Category Archives: Poverty

The Golden Rule: Serving Others with Dignity

Matthew 7:12 “So whatever you wish that others would do to you, do also to them, for this is the Law and the Prophets.”

When I was a child my parents would frequently use the “Golden Rule” in order to appease the continuous fighting between my two younger brothers and me. I vividly remember my father sitting my younger brother and me on the couch after a particular scuffle involving name calling and a few punches. I was expecting Dad to take my side, to tell my brother that he was wrong and that I was right. Instead, my dad told us that regardless of the subject matter, our behavior was completely unacceptable. Rather than agreeing to disagree, we decided to act violently to settle our differences. We were not treating each other with respect and dignity in our disagreements. That’s when my dad told us that we needed to treat others the way we wanted to be treated. This was my first introduction to this rule. Not only was it a motto for my childhood home, it was a phrase that has remained relevant in all parts of my life.

The Golden Rule does not only apply to childhood fights. It serves as a guide for Christian servitude. We are children of God, and our Father expects us to behave with our brothers and sisters. We are expected by God to treat our fellow brothers and sisters with respect in our behaviors, actions, and service. I was reminded of this when we served Open Door Ministries.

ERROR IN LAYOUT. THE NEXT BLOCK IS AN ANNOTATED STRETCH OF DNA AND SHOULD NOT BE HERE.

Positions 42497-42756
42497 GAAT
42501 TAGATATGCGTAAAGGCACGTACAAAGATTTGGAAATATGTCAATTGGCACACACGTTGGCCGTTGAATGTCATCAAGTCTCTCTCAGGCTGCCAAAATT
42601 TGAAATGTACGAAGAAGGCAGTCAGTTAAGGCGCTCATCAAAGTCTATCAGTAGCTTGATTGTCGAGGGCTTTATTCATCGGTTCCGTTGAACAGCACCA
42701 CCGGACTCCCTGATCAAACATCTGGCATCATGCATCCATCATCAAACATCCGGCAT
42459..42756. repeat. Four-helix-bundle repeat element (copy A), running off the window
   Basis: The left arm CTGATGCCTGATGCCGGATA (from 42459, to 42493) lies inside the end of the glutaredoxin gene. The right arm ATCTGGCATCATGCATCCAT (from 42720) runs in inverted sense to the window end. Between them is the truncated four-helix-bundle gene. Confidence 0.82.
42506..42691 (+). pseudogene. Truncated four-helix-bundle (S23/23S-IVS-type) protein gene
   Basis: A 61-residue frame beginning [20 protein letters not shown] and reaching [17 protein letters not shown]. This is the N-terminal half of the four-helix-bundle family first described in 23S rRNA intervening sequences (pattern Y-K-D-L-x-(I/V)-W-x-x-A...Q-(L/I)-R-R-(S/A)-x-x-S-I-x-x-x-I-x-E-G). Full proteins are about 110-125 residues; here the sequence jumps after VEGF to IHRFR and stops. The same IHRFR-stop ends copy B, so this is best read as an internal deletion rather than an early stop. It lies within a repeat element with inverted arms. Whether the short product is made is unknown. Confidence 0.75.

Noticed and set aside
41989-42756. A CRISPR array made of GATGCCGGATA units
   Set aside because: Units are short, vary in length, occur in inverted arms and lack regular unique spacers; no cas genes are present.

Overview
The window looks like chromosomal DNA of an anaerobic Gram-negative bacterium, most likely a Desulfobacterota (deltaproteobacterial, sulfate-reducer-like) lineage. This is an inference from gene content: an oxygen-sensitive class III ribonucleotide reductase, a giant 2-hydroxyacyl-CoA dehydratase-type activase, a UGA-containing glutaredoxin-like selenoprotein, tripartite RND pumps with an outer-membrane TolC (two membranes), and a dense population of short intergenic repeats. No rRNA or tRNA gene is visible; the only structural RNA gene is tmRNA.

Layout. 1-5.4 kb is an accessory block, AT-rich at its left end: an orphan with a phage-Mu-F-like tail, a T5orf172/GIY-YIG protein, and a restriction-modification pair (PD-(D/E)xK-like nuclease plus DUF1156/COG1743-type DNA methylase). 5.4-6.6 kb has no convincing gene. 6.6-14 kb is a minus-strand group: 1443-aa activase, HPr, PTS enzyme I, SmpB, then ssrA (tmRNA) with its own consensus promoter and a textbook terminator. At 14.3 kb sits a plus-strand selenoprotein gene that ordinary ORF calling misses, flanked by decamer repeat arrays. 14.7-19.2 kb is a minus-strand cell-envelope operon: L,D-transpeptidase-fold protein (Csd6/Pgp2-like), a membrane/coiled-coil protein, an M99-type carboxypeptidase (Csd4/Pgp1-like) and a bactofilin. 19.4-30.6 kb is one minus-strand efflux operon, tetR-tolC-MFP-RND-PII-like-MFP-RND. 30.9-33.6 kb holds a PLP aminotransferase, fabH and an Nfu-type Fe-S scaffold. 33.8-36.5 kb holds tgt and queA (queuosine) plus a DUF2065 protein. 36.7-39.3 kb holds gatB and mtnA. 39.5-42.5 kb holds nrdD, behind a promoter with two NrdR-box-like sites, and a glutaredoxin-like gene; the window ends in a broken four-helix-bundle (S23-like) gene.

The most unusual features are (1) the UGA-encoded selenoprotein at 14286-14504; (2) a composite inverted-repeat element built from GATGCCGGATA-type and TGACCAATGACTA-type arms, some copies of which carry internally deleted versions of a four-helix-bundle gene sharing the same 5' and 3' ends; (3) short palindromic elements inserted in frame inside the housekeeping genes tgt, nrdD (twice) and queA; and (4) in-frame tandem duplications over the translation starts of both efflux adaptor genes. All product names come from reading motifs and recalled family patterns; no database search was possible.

Sorting toys at Open Door Ministries in Omaha.
Sorting toys at Open Door Ministries in Omaha.

In June, we had the opportunity to serve at various outreach programs throughout Omaha. At Open Door Ministries, individuals who are homeless or are in need of shelter can come to the ministry and receive assistance. The ministry also has a store where individuals can shop for items for free. People who come to the store may receive kitchen supplies, food, toys, and hygienic products without cost. While we were serving there, a few of us were directed to the back to help sort out shaving razors that had been donated. We spent about an hour sorting through thousands of razors. In the middle of sorting, I saw something that broke my heart and angered me all at once. I picked up a razor that had blades coated with rust. If an individual had used this razor and cut themselves, the person would have been in danger of contracting tetanus. I was very angry. Why would someone donate this? Why would they not buy a decent razor for those in need? Did this person think it was acceptable to donate their trash to a person in need? I slammed the rusted razor in the trash. I continued to think about that razor as we continued to sort. As I thought of it, I was reminded that this person was not the only person who donated essentially trash to the poor. I have donated things that would have been better to leave in the trash can than on a shelf at Goodwill. I would not have given my brothers that stuff. Why did I think that a stranger in need deserved it?